“When we were 16-18 years old, we used to catch the Red Line in London to go to all of our songwriting sessions. This started as an acoustic song with Michael on the Juno. Ashton sang the chorus and post-chorus first, and it almost sounded like a Michael Jackson melody, then Ashton took the idea home to write the verses. There's an amazing voice memo of Ash singing the verses in this Johnny Cash style with a low voice. We really focuses on guitar riffs on this album, and instead of big power chord guitars, we use riffs in clever ways to add hooks. This is the last song on the standard album. It's melancholic – we're all on this train of life. Calum played the piano part at the end and we added the train doors to close it out.”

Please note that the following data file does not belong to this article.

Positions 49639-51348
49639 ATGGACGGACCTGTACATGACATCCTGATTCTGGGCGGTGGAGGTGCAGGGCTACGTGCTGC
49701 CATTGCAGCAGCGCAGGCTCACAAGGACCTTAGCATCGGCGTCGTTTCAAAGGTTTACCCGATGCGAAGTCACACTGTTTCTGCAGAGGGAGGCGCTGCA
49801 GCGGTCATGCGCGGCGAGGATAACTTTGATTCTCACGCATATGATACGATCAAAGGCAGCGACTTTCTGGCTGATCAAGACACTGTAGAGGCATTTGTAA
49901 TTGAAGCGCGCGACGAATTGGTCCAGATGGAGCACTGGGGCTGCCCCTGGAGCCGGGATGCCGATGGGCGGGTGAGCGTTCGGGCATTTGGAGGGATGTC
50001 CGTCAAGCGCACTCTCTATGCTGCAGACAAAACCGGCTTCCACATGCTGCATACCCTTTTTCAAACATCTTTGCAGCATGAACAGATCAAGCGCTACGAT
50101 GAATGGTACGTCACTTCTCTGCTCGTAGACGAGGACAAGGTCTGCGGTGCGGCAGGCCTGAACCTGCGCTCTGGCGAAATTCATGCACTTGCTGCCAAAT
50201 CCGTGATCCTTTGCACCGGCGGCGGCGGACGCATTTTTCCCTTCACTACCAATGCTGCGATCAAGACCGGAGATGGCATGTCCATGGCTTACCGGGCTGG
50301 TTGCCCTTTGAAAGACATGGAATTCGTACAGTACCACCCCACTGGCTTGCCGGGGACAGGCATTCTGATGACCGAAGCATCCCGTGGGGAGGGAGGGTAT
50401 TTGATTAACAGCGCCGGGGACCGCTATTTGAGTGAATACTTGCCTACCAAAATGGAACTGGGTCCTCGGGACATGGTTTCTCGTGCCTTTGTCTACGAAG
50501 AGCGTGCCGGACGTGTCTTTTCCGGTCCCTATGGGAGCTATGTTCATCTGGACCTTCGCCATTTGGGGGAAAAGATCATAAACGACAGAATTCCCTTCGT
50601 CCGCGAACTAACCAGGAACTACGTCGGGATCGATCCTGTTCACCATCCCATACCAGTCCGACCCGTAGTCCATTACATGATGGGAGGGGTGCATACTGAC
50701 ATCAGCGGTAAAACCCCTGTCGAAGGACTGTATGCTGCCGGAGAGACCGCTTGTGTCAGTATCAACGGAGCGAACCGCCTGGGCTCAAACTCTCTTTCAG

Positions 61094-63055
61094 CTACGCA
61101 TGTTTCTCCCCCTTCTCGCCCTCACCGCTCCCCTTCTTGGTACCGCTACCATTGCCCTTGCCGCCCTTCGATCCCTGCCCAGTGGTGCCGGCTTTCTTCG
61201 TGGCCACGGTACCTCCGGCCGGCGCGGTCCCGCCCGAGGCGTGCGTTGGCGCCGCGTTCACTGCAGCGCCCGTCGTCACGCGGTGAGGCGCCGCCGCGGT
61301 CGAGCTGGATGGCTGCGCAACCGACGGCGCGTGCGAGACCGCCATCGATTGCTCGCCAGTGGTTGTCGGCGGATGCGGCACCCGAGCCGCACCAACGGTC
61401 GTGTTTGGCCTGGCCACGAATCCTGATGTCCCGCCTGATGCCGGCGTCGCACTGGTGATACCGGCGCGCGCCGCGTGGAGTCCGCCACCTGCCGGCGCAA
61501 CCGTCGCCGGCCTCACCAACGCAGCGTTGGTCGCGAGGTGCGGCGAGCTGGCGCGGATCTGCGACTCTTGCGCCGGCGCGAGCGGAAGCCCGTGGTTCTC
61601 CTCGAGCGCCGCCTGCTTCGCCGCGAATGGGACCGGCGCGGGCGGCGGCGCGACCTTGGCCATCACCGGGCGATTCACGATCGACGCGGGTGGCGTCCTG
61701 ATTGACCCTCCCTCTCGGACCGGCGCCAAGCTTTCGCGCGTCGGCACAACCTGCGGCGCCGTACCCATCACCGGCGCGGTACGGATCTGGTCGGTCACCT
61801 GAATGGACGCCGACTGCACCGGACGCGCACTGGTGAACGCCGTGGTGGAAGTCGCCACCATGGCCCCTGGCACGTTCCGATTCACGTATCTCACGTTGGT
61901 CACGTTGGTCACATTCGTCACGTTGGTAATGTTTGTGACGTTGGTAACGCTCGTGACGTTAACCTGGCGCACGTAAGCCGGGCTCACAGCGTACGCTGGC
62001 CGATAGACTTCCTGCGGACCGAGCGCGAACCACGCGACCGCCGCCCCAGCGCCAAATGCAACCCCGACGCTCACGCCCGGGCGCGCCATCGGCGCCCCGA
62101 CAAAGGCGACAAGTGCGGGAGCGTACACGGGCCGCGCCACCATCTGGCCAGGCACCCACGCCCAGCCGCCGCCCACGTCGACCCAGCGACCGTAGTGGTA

“Moodswings”
    “Another song written with the amazing Sarah Aarons. Michael played these chors, then Ashton did the vocals in the booth in one take, and then we dove into the verses back in LA at Michael's house. We love this ode to our older sound, but donw in a hopefully tasteful way.”

    “Flatline”
    “Love the juxtaposition of the dark verse to the candy pop uplifting chorus with the running acoustic. We wrote this with Rami, SLY, and Brian Lee. Best consumed with a margarita and surrounded by good friends.”

    “Emotions”
    “We always loved Michael's voice in this track. It stuck out to os that only he should sing this song. And he produced it, too! What a legend.”

    “Bloodhound”
    “This song would have lived for 22 months before it was to be released. Love the way this chorus floats. Another great Michael production!”

    “TEARS!”
    “The rhythms in this song are so beautifully structured throughout the song. Such a dark beautiful song. Ashton really shone with his songwriting ability on this, and it was obvious it had to be him leading the vocal.”
  • source : Apple Music